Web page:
Fal­con

Why the lat­est model will also be the last

Herald Sun - Motoring - - FRONT PAGE - paul.gover@cars­guide.com.au

NEVER have I seen more cam­era phones pointed at a car than dur­ing my two days with the BMW i8.

Peo­ple love the look of the car and what it rep­re­sents as the first hy­brid su­per-sports car to reach Aus­tralia.

It has su­per­car looks and fu­tur­is­tic tech­nol­ogy that turns heads and prompts ques­tions ev­ery­where I go, although the $299,000 price tag stops a lot of peo­ple cold.

There are queries about the bits and bytes that com­bine a three-cylin­der turbo en­gine in the tail with an elec­tric mo­tor in the nose. Not to men­tion the alu­minium chas­sis and car­bon­fi­bre body.

The i8 is ef­fec­tively an all- wheel-drive speed ma­chine, with a 0-100km/h sprint time of 4.4 seconds, that can cruise as a pure bat­tery car for up to 37km.

It has a 2+2 cabin, although the space in the back is only good for a five-year-old, and the usual go-faster bits from 20‒inch al­loy wheels to fully in­de­pen­dent sus­pen­sion and lux­ury stuff run­ning to air­con, full leather trim, dig­i­tal in­stru­ments and bril­liant sound sys­tem.

The heart of the car is a bat­tery pack that oc­cu­pies what would be the trans­mis­sion tun­nel in a reg­u­lar car, while the body is made from 56 in­di­vid­ual pieces and sits on top of the chas­sis.

The trick­ery in­cludes LED lamps at both ends and di­he­dral doors that tilt up in­stead of hing­ing out.

Elec­tronic wiz­ardry gives you the best com­bi­na­tion of ex­cite­ment and ef­fi­ciency to match the driv­ing mode you have cho­sen.

I first en­coun­tered the i8 in Los An­ge­les, its spir­i­tual home with a list of cashed-up gree­nies that starts at Steven Spiel­berg, and I was im­pressed. I could see some flaws but I wanted to try it at home.

So now it’s sit­ting in the drive­way, hooked up to mains power to charge the bat­tery pack, which comes with an eight-year/100,000km war­ranty, and I’m still im­pressed.

I like the way it looks, I like the idea of a su­per-sports car that is still rel­a­tively kind to the en­vi­ron­ment, and I like the way the i8 works along­side the all‒elec­tric sta­ble­mate, the i3 city run­about.

But ... there are plenty of buts, start­ing with the vir­tu­ally $300K ticket. One friend, who has the money and likes the idea, is not go­ing ahead with a pur­chase plan be­cause of that.

Also, the i8 is quick but not gen­uinely fast. It also goes around cor­ners very well, es­pe­cially con­sid­er­ing its low‒drag tyres, but not the way a keen driv­ing fan will ex­pect of a car that looks like a Porsche 911 beater.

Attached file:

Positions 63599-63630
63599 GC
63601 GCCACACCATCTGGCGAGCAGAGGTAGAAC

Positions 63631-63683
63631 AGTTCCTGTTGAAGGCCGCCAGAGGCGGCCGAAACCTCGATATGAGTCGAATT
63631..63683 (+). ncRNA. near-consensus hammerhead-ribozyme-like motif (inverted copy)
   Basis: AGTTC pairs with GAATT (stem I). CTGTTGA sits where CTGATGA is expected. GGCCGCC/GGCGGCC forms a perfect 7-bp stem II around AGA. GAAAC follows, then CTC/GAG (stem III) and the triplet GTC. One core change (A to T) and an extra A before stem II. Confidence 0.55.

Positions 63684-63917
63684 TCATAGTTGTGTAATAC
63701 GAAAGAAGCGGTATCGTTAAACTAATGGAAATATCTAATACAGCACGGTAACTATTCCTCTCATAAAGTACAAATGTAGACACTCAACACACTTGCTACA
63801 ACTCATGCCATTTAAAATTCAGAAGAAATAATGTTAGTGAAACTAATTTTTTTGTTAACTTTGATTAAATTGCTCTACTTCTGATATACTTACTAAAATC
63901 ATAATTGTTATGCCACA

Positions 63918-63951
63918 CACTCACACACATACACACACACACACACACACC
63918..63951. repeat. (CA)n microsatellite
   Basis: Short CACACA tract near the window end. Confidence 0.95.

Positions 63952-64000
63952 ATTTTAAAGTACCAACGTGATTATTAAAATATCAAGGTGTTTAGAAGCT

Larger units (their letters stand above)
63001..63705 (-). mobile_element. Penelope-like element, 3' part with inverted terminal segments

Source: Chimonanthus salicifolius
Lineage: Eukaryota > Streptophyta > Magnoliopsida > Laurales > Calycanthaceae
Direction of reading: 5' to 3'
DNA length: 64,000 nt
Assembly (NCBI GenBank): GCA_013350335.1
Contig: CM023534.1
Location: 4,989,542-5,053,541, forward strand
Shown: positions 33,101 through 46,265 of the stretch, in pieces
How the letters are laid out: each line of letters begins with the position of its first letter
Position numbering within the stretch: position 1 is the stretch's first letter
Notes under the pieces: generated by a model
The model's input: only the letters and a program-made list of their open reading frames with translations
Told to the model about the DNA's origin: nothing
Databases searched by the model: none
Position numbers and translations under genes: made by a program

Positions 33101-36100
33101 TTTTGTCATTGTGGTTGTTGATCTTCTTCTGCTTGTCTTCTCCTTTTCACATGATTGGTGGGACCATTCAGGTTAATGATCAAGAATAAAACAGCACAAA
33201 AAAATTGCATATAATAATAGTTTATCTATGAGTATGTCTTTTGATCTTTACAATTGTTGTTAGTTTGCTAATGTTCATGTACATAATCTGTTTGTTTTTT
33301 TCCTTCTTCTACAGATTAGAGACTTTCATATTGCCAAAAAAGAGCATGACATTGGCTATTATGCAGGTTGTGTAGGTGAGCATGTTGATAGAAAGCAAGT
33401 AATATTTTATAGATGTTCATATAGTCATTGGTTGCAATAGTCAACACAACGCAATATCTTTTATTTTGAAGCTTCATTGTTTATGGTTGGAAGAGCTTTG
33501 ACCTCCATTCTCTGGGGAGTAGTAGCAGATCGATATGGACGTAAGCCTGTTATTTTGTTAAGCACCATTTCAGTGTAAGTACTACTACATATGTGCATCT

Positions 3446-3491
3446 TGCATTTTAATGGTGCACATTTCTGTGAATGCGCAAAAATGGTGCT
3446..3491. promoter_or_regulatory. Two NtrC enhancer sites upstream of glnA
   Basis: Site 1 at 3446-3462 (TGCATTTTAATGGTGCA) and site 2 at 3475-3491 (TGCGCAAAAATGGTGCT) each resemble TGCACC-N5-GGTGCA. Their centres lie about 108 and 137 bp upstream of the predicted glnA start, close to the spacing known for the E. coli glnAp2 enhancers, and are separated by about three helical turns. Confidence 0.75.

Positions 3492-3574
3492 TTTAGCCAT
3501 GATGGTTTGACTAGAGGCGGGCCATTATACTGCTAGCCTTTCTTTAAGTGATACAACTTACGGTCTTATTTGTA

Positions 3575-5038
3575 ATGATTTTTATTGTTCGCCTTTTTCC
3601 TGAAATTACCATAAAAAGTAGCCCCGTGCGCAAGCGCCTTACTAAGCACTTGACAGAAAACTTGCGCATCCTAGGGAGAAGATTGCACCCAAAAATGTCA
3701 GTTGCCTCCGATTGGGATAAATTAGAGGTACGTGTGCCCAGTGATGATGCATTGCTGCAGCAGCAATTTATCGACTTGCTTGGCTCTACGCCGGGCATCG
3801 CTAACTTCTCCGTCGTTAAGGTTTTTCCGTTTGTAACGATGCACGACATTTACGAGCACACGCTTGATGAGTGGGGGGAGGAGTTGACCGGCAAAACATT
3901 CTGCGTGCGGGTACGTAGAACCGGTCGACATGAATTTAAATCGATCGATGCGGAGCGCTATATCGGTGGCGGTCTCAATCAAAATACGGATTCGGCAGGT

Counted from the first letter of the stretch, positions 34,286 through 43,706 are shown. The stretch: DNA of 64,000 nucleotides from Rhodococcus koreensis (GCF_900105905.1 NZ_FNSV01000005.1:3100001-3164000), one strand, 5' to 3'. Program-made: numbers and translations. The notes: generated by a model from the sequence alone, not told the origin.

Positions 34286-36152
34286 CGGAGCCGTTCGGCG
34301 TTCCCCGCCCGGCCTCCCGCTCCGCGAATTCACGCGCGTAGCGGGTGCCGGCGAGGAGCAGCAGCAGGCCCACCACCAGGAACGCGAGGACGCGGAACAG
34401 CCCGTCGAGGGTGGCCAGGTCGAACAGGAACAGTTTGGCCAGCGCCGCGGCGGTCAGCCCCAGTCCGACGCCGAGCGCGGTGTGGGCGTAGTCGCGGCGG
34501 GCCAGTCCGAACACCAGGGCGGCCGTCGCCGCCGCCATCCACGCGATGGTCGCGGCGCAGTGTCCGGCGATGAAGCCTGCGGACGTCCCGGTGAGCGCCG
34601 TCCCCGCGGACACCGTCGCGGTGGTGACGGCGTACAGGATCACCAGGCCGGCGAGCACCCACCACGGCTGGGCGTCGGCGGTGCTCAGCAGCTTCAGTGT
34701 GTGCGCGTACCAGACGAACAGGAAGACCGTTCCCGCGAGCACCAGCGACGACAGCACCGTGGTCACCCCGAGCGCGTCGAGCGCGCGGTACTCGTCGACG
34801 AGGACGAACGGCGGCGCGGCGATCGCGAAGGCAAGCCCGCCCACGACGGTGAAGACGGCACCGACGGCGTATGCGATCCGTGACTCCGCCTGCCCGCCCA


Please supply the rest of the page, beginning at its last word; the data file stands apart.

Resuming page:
In fact, the per­for­mance of the car is strong but not out­stand­ing. That will come, I be­lieve, when BMW has a bet­ter bat­tery pack in ver­sion 2.0 to un­leash more go from both the elec­tric mo­tor and the petrol turbo.

There are other prob­lems, such as ac­cess. It is a strug­gle to get un­der the tricky-look­ing doors and over high side sills at the same time. The lug­gage com­part­ment in the tail barely holds a cou­ple of back­packs.

But I love the elec­tric driv­ing mode that’s nearly good enough for a bat­tery-only run to work; I love the way the syn­co­pated triple-cylin­der kicks into ac­tion when I ask for flank speed.

I love the 5.2L/100km read­out dur­ing my fun run over some moun­tain roads and I love the de­sign work and the list of stan­dard equip­ment in­clud­ing the head-up speedo dis­play.

The more time I spend with the i8, the more I like it. Apart from the buts. And I can see that some peo­ple will buy one just so they can be the first in their so­cial cir­cle with a land­mark car.

TICK OR NO TICK

My heart says the i8 is worth The Tick. Then my head kicks in and I look again at the price, then think about my cricked back and bruised el­bow from bat­tling to get in and out, and the dif­fi­culty in get­ting some shop­ping in the boot.

So it starts with The Tick as a sci­ence ex­per­i­ment and as a great car to look at and drive — but loses it in the next in­stant be­cause of prac­ti­cal fail­ings.

I’d still have change from $299,000 if I bought two cars: a Porsche 911 to sat­isfy my sports car crav­ing and a bril­liant lit­tle BMW i3 for fully green com­muter work.

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